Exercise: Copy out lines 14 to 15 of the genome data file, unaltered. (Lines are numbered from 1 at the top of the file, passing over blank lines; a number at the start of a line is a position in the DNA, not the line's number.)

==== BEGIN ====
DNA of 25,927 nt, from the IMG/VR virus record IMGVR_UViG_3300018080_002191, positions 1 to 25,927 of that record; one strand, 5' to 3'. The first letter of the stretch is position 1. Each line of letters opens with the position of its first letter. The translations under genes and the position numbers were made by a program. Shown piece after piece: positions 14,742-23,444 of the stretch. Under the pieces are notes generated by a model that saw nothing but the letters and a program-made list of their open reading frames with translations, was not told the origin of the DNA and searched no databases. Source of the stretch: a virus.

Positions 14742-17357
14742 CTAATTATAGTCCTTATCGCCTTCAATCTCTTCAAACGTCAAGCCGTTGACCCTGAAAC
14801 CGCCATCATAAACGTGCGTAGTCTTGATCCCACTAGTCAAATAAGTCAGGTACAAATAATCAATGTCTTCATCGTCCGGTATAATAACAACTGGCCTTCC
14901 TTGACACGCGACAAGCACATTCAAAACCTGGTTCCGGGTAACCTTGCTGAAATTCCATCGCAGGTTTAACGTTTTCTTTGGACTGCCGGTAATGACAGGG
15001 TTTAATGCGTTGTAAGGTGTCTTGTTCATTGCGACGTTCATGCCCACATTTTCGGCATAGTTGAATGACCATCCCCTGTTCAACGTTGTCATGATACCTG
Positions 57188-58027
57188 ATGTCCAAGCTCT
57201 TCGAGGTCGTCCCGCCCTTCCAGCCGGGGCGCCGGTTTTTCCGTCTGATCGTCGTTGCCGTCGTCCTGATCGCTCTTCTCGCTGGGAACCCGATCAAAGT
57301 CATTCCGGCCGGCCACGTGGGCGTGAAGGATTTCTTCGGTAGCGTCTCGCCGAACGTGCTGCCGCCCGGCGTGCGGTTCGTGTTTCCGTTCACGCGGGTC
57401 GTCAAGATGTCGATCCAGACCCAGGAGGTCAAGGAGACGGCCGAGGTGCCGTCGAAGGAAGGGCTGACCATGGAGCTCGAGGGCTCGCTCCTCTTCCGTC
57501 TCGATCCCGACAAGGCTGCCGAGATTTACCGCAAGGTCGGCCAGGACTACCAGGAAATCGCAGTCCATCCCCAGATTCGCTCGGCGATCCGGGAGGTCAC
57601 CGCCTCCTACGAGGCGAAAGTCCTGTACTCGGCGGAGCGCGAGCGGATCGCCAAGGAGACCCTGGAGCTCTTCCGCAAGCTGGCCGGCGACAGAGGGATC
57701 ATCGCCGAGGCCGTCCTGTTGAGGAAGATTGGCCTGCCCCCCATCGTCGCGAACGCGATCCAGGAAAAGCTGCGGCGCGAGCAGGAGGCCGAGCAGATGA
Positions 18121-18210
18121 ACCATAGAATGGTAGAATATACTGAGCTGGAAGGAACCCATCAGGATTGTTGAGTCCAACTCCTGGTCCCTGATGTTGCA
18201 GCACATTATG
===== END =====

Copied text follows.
57701 ATCGCCGAGGCCGTCCTGTTGAGGAAGATTGGCCTGCCCCCCATCGTCGCGAACGCGATCCAGGAAAAGCTGCGGCGCGAGCAGGAGGCCGAGCAGATGA
Positions 18121-18210